Opportunities for Improved Warship Energy Efficiency: A Canadian Patrol Frigate’s Operational Energy Use Patterns
CitationWork, Fraser W. 2016. Opportunities for Improved Warship Energy Efficiency: A Canadian Patrol Frigate’s Operational Energy Use Patterns. Master's thesis, Harvard Extension School.
AbstractThis project explores a Canadian warship’s propulsion and electrical energy use patterns to define energy baselines and determine if the ship would be able to save energy without compromising mission capability. The study also aims to define the key factors preventing more efficient energy use, and suitable technical and behavioral options to reduce overall mission fuel consumption. The author postulates that improved energy efficiency can coincidentally improve mission, cost and environmental performance.
This study defines a Canadian Patrol Frigate’s energy baselines for a single warship between July 2015 and March 2016. HMCS VANCOUVER (VAN) machinery control system and bridge logbook data were combined to define the ship’s daily trends for both propulsion and electrical energy, and determine what opportunities were available to meet speed demands, using more efficient engine configurations. The ship’s new machinery control system also allowed for real-time data capture of the ship’s total electrical power demand, and monitoring of the operating trends of electrical motors that drive the ship’s array of pumps and fans. These data, coupled with equipment amperage load-checks, provided an estimate of various system’s electrical energy use, both at sea and in port.
During approximately 70% of all operations, VAN would have had favorable engineering, operational and weather conditions to assume the most efficient engine configuration, without degrading mission effectiveness. The ship used an average of 40.6 m3 of fuel, each of the 71 days at sea, spending the majority of her time at speeds between 10 and 15 knots, and demonstrating a strong tendency to utilize a gas turbine for slower speeds where the propulsion diesel engine (PDE) would have been most efficient. The study shows that if the ship assumed the most efficient, available drive mode, she could have saved 10% of total fuel without compromising mission capability. These results suggest that over a 15-year timeframe, enough fuel could be saved to send the entire fleet to sea for two years. This analysis highlights the criticality of the ship’s PDE, due to its fuel economy when compared to the more powerful, but less efficient gas turbines. The reliability and maintenance shortfalls of the PDE may prevent achievable fuel savings unless the PDE’s performance can be improved for more frequent use, especially at lower speeds.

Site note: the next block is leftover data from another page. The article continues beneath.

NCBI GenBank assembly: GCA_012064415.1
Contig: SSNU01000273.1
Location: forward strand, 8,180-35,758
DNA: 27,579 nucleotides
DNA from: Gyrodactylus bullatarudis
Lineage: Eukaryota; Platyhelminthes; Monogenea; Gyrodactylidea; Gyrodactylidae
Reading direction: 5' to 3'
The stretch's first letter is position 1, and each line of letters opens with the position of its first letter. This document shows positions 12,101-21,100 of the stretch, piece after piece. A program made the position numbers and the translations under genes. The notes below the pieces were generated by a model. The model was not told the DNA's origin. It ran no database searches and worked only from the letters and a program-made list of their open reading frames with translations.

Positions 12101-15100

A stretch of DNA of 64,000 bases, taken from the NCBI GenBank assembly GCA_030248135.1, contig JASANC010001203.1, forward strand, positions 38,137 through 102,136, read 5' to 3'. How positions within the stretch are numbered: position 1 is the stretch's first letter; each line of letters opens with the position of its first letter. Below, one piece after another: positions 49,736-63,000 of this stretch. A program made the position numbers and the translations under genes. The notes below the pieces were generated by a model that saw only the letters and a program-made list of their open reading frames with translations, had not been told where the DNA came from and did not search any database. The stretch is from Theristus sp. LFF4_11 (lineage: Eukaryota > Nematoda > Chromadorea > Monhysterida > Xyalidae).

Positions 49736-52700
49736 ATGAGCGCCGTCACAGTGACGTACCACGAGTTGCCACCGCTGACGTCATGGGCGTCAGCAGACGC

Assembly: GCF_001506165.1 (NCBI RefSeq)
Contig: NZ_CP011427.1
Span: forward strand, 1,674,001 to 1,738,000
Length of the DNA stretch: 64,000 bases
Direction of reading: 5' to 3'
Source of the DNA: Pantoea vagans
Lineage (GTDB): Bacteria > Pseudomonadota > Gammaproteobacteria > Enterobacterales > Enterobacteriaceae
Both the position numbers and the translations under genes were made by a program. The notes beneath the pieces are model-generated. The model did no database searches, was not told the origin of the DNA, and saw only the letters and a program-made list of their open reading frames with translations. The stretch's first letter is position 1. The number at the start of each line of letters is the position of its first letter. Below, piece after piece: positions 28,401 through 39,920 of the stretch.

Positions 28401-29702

The analysis also defines the baseline electrical energy use patterns of the VAN, which used an average of 961 kW per hour at sea, and 620 kW per hour in harbor. The ship used a quarter of its total energy to supply costly onboard electrical power, to feed the high energy demands of key systems, including chilled water, fireman, air compressors, and machinery space ventilation.
This analysis shows that significant energy savings are possible through the implementation of efficient machinery configurations, improved system maintenance, and the isolation of redundant equipment. However in some cases, these savings would require additional investment for more efficient system performance. The information in this study can be used to support additional, detailed energy assessments of individual systems to identify attractive areas for saving energy and costs, with coincidental benefits to capability, and environmental and reputational performance.
Citable link to this pagehttp://nrs.harvard.edu/urn-3:HUL.InstRepos:33797407